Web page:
So, it was one thing for the Maple Leafs to enter their post-lockout downward spiral when their sporting mates were lousy-to-mediocre and fan interest was apathetic-to-slightly-below average, but that’s not the case anymore and hasn’t been for about 24 months now. I moved to Toronto in late 2007, but growing up in London, Ontario, I obviously know the marketplace, know the history, and know the demographics involved, ever-changing as they might seem now. The Leafs were bottoming out that season (Maurice/JFJ fired, Wilson/Burke about to arrive), but every game was sold out, and tickets were still very hard to find, and certainly not for under face value for the most part.
But, the Leafs could easily claim the most fan interest, given where the Raps and Jays were. By 2009 (Roy Halladay’s final season), the Blue Jays would slip to 22nd in MLB in home attendance, whereas by 2009-10 (Chris Bosh’s final season), the Raptors had slipped to 14th. I’ll pretty much guarantee you the average ticket price for Blue Jays and Raptors games were nowhere near highest in their respective leagues, but the Maple Leafs, yep, as usual. In 2008-09, their first year without superstar Mats Sundin since 1993-94, the Leafs were Top 5 in attendance (smaller capacity than Chicago, Montreal, Detroit, or Philadelphia) and charged more than any other team on either side of the border for tickets.
The Leafs’ average ticket price in 2009 was $115.96 (CAD) and suffice to say, fans weren’t getting their money’s worth in terms of quality hockey or results that season, or any other subsequent to it. But ask around, and those who have season tickets for the Leafs or share plans with others will tell you, without hesitation, that tickets this season (and last, naturally) are a lot harder to pass off to others for face value. Sure, you’ll do fine if you have a Penguins or Canadiens game on a Saturday night, but try getting your cash back for Carolina on a Tuesday, or the Islanders on a Thursday. It’s real unlikely.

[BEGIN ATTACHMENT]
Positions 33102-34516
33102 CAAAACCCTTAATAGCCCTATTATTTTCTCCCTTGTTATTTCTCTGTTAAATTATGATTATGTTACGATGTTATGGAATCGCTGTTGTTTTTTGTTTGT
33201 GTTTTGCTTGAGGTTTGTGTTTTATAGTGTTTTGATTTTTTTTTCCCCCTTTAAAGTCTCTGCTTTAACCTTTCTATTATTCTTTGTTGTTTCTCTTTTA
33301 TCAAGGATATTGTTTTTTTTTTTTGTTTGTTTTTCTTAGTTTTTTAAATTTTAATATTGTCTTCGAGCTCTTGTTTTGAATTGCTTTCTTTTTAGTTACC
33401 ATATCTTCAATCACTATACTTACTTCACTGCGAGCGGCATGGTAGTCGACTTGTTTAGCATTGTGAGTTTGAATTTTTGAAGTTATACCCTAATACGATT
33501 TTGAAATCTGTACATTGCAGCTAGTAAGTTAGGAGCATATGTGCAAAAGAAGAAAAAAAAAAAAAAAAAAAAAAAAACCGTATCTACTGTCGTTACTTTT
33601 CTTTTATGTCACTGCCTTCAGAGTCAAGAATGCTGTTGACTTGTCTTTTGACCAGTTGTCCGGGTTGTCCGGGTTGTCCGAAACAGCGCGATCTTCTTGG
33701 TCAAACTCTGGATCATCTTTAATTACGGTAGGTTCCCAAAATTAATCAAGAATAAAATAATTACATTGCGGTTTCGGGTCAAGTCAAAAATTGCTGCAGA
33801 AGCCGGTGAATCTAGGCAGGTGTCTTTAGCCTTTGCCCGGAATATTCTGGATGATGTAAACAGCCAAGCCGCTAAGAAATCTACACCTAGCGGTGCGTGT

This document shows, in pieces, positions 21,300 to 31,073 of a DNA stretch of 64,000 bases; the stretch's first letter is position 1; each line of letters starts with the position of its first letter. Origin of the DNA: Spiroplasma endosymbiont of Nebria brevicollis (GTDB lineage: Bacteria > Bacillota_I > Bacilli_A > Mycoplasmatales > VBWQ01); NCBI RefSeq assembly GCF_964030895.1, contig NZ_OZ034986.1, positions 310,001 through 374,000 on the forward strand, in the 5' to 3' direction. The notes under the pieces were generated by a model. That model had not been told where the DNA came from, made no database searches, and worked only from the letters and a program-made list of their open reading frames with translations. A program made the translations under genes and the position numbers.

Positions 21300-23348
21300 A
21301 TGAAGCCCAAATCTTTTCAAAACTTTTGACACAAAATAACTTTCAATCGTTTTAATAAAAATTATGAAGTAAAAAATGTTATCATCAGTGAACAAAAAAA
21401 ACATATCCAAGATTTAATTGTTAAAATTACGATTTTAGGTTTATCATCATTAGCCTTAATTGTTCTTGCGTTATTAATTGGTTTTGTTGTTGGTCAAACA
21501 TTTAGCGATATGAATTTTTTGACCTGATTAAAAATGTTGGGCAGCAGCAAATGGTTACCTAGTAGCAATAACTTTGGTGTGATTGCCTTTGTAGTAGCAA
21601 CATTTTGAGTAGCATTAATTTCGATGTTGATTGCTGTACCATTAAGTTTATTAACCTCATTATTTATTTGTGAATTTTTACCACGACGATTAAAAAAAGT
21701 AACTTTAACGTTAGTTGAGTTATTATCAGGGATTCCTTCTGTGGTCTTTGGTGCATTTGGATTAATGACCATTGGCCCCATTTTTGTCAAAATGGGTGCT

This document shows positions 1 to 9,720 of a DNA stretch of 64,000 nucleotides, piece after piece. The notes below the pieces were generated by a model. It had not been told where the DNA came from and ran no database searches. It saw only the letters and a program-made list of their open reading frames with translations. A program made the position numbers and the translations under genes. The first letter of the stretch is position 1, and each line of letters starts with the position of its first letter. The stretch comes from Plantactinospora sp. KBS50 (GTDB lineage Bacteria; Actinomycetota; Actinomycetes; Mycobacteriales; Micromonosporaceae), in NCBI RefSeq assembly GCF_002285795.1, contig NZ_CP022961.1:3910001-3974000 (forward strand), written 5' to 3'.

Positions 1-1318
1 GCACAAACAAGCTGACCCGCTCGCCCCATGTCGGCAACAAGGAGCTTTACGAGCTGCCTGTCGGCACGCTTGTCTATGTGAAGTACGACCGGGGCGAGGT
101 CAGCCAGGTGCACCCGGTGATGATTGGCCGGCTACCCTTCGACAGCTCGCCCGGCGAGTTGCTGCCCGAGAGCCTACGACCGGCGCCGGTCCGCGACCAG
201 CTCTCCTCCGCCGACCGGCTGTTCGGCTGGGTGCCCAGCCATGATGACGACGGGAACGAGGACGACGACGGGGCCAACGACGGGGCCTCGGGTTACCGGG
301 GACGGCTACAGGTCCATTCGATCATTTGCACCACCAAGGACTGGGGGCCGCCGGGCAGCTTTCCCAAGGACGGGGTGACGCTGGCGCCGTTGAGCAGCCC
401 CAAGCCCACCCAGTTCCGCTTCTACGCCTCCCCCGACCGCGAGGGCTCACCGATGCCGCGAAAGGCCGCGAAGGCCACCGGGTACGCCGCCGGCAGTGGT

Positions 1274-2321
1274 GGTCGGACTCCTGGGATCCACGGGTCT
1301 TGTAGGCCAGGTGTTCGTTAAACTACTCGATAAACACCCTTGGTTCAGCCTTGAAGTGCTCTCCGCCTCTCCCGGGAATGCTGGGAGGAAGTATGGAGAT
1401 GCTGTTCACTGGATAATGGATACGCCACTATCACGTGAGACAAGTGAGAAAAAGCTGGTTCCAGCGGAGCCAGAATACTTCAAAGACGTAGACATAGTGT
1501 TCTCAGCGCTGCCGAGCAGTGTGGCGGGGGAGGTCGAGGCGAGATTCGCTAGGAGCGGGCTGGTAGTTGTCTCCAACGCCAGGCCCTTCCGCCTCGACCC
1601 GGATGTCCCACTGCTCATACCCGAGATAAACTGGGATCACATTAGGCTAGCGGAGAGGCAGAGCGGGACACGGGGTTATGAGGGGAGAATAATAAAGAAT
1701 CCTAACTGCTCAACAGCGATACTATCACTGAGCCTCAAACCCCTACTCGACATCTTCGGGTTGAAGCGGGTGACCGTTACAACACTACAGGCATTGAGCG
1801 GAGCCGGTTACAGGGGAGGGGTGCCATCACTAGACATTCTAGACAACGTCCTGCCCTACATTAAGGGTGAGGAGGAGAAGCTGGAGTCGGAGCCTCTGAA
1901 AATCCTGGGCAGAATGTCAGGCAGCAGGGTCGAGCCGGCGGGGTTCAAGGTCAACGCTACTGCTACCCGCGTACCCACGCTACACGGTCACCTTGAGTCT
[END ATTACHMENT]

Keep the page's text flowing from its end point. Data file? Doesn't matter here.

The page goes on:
Is all of this related to why there are hundreds of tickets that are available for Sunday’s game? Sure, to some extent, yes. That’s how the economic laws work, but accompanied by the other five factors I listed, it’s quite interesting there’s the quantity of tickets available. Demographics change in major cities, no doubt. I’m a huge fan of live sports events, but I don’t have the time, energy, or voracity to go “all the time” like I’m sure I used to. My dad and I used to think nothing of a two-hour drive while living in London, either way to Toronto or Detroit to see a game. Leave at 3pm, game at 7pm, home by 1am. Lather, rinse, repeat. It’s not like that anymore for me, and maybe others are the same, and maybe the generation that followed is a lot happier at home, with their laptop handy, watching two games at once, or even two different sporting events at once.
I find it fascinating — can it be all about the face value of the tickets Sunday? The concert industry is thriving and tickets are more expensive than ever. Some have forecast doom and gloom for the movie theatre industry for years, but it’s doing just fine. People always like the experience of the seats, the trailers, the popcorn, the “being out” factor. Of course, this game is sold out within minutes if the most expensive ticket is $250 and the cheapest is $75. But MLSE and the Maple Leafs have stockholders to please and profit goals to reach (and I’m not being critical of that — it’s 2016) and aren’t about to be as benevolent as Ebenezer Scrooge was after his trio of ghosts paid their visit.
Either way, there could be some empty seats (rows of them?) Sunday afternoon that weren’t at all forecast when the game was first announced. If so, I wouldn’t put the blame at the feet of the Toronto sports consumer/Maple Leafs fan. If anything, applaud them for not being snowed under by hype about the game and letting said hype overrun their instincts for the laws of “supply and demand” still holding true.